For grade information, see the bottom of this page.

B. Lamel, Office hours: Monday 10.30 am, Thursday 3.00 pm, Office: AP&M 6402A.

M. Minei, Office hours: Monday 1.30-2.30 pm., Wednesday 3.30-4.30 pm, Thursday noon-2pm, Office: AP&M 6337F.

**
Description of course: **

This is the second quarter of a series
on calculus
and analytic geometry. This course continues
the study (from Math 20A) of differential
and integral calculus for functions
of one variable.

After a brief review of the notions of derivative and
antiderivative, including
l'Hopital's rule, the mean value theorem and the
Fundamental Theorem of Calculus, we will turn to methods of integration.
Analytic methods for finding antiderivatives, especially the methods of
substitution, integration by parts and partial fractions, will
be studied and applied.
Numerical methods for approximating integrals that
cannot be evaluated exactly will also be discussed.
These methods (both analytic and numerical) will be used
to solve first order separable differential equations
which arise in physical and biological applications.
As an introduction to functions taking values in
higher dimensions, we will study curves in the plane and
related
conic sections.
The course will conclude with a discussion of
complex numbers as a precursor to the treatment of
vectors in Math 21C.

Throughout the course, concepts will
be treated
graphically, algebraically and numerically.
In addition, examples
and exercises from real world applications
will be used to illustrate concepts introduced in
class.

** Text: ** Calculus -- Early Transcendentals, ** Fourth
Edition, ** by James Stewart, Brooks/Cole Publishing Company.

** Calculator: ** The preferred graphing calculator for this
class is the TI-85 or TI-86. (If you are buying a new calculator,
the TI-86 is recommended.)
Calculators will be used to assist with visualization
and also for numerical approximation. Some programs
for the TI-85/86 will be provided to students during
the course.
The text of programs for the TI-85/86 and some other calculators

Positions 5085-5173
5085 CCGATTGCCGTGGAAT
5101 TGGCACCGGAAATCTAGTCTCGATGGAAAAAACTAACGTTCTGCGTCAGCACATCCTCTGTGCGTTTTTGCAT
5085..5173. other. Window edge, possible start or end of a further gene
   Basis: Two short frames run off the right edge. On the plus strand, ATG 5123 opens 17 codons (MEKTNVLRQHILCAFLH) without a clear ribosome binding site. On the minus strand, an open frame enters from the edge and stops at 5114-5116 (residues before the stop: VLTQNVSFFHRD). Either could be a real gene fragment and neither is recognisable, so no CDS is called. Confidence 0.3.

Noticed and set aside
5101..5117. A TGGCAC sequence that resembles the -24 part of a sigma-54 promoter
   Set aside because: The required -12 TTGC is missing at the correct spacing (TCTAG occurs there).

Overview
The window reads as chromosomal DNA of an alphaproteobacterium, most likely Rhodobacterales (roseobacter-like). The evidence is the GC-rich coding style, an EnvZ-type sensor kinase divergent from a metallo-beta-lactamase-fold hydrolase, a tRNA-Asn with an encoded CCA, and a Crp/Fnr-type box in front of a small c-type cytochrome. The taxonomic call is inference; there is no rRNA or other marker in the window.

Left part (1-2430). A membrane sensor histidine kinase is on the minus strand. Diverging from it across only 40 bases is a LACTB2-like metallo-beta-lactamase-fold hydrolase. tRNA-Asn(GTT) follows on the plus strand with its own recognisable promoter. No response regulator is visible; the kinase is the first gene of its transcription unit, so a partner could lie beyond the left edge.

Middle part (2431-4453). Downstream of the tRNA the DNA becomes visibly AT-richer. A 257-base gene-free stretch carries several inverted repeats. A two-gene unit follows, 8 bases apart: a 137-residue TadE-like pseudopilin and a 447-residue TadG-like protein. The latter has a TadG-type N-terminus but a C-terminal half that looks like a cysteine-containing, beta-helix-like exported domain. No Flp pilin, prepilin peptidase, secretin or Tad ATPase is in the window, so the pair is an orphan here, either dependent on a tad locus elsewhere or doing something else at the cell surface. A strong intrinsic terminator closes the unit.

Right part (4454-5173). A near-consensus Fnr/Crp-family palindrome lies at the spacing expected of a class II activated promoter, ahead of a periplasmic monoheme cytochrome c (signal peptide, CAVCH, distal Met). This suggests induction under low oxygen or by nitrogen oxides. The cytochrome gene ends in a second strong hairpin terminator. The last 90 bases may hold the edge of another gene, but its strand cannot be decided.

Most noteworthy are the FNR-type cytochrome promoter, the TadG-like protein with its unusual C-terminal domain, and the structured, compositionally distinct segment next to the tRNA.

(e.g., TI-81, TI-82, TI-83, HP-48, Casio) is available
from a website at the University of Arizona by clicking here.

** Calculus Lab: ** A calculus lab will be open
for students to obtain assistance with graphing calculators,
conceptual questions
and homework problems.
This will be in AP&M 2402. The lab will be open Monday through
Friday from noon till approximately 8 p.m.
(Please check the schedule outside AP&M 2402 for the exact
hours of operation.)

** Reading: **
IT IS VERY IMPORTANT THAT STUDENTS READ THE ASSIGNED
MATERIAL IN ADVANCE OF THE LECTURE.
This will be expected and it will enable students
to maximize what they get out of lectures.

** Homework: **
* Homework is
an essential part of the course. *
A very important function of homework is that
it helps you to internalize concepts and develop problem solving
skills.
Homework will be assigned in class.
For a list of homework assigned so far, click here.
Although homework will not be graded, it is very important that you
make sure you solve all of the homework problems. If you need
assistance, this is available from the TA,
calculus lab, Professor, and other places such as Oasis. However,
before seeking assistance with a problem, it is a good idea
to earnestly try to work on the problem, understanding what it is
asking, what concepts are related to it, and making what progress you can
on solving the problem. This will lead to a more productive session
when you go to seek assistance and is part of the process
of developing problem solving skills.

** Quizzes: **
There will be quizzes held in the fourth hour.
These will test material covered in class, in the text
and on the homework assignments.
The quizzes will count for 30% of your course grade.
For more information concerning the quizzes, click here.

** Exams: ** There will be one midterm
and one final exam. The midterm will count
for 20% of your grade and the final exam for 50% of your grade.
Also, to pass the course,
a student must pass the final exam.
The final exam for all sections will be held
Thursday, December 16, 3-6 p.m.
For more information concerning the final exam, click here.

* No make up quizzes or exams will be given. *

** COURSE GRADES: **

Enrolled students may find out their final course grades by logging onto
studentlink.
By law, grade information
cannot be given out by email or phone or posted publicly. Students wishing to
obtain more information about their grade should see their TA or Professor
Williams in person in office hours during the first week of Winter quarter.